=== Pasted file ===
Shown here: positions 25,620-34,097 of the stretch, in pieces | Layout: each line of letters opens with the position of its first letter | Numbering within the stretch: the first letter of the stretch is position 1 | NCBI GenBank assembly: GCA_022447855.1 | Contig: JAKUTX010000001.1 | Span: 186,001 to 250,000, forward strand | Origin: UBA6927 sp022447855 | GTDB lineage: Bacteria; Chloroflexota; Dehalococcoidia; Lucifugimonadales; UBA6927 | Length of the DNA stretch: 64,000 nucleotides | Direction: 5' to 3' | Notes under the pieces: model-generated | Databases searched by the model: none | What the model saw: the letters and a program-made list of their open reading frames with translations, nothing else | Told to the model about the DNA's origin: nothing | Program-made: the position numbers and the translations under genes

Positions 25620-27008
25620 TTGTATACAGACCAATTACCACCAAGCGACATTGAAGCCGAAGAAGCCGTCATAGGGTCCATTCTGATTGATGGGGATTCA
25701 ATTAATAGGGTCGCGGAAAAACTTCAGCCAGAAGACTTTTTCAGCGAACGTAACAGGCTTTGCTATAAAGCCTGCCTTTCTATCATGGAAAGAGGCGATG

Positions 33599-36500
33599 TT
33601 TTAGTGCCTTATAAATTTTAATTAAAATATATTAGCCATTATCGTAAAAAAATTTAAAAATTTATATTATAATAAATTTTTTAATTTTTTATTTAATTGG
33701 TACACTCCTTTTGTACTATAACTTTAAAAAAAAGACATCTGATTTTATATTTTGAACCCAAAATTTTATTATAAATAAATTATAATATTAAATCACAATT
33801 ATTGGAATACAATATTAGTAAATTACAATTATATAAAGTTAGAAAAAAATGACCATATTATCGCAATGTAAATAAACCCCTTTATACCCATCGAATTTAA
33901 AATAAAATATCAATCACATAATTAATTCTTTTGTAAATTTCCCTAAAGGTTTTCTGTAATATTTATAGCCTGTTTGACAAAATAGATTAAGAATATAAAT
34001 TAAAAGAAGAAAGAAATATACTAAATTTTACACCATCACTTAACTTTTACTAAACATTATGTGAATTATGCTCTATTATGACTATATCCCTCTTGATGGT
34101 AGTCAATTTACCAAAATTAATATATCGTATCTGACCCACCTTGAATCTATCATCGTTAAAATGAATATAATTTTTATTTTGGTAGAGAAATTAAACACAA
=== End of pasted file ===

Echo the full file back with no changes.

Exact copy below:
Shown here: positions 25,620-34,097 of the stretch, in pieces | Layout: each line of letters opens with the position of its first letter | Numbering within the stretch: the first letter of the stretch is position 1 | NCBI GenBank assembly: GCA_022447855.1 | Contig: JAKUTX010000001.1 | Span: 186,001 to 250,000, forward strand | Origin: UBA6927 sp022447855 | GTDB lineage: Bacteria; Chloroflexota; Dehalococcoidia; Lucifugimonadales; UBA6927 | Length of the DNA stretch: 64,000 nucleotides | Direction: 5' to 3' | Notes under the pieces: model-generated | Databases searched by the model: none | What the model saw: the letters and a program-made list of their open reading frames with translations, nothing else | Told to the model about the DNA's origin: nothing | Program-made: the position numbers and the translations under genes

Positions 25620-27008
25620 TTGTATACAGACCAATTACCACCAAGCGACATTGAAGCCGAAGAAGCCGTCATAGGGTCCATTCTGATTGATGGGGATTCA
25701 ATTAATAGGGTCGCGGAAAAACTTCAGCCAGAAGACTTTTTCAGCGAACGTAACAGGCTTTGCTATAAAGCCTGCCTTTCTATCATGGAAAGAGGCGATG

Positions 33599-36500
33599 TT
33601 TTAGTGCCTTATAAATTTTAATTAAAATATATTAGCCATTATCGTAAAAAAATTTAAAAATTTATATTATAATAAATTTTTTAATTTTTTATTTAATTGG
33701 TACACTCCTTTTGTACTATAACTTTAAAAAAAAGACATCTGATTTTATATTTTGAACCCAAAATTTTATTATAAATAAATTATAATATTAAATCACAATT
33801 ATTGGAATACAATATTAGTAAATTACAATTATATAAAGTTAGAAAAAAATGACCATATTATCGCAATGTAAATAAACCCCTTTATACCCATCGAATTTAA
33901 AATAAAATATCAATCACATAATTAATTCTTTTGTAAATTTCCCTAAAGGTTTTCTGTAATATTTATAGCCTGTTTGACAAAATAGATTAAGAATATAAAT
34001 TAAAAGAAGAAAGAAATATACTAAATTTTACACCATCACTTAACTTTTACTAAACATTATGTGAATTATGCTCTATTATGACTATATCCCTCTTGATGGT
34101 AGTCAATTTACCAAAATTAATATATCGTATCTGACCCACCTTGAATCTATCATCGTTAAAATGAATATAATTTTTATTTTGGTAGAGAAATTAAACACAA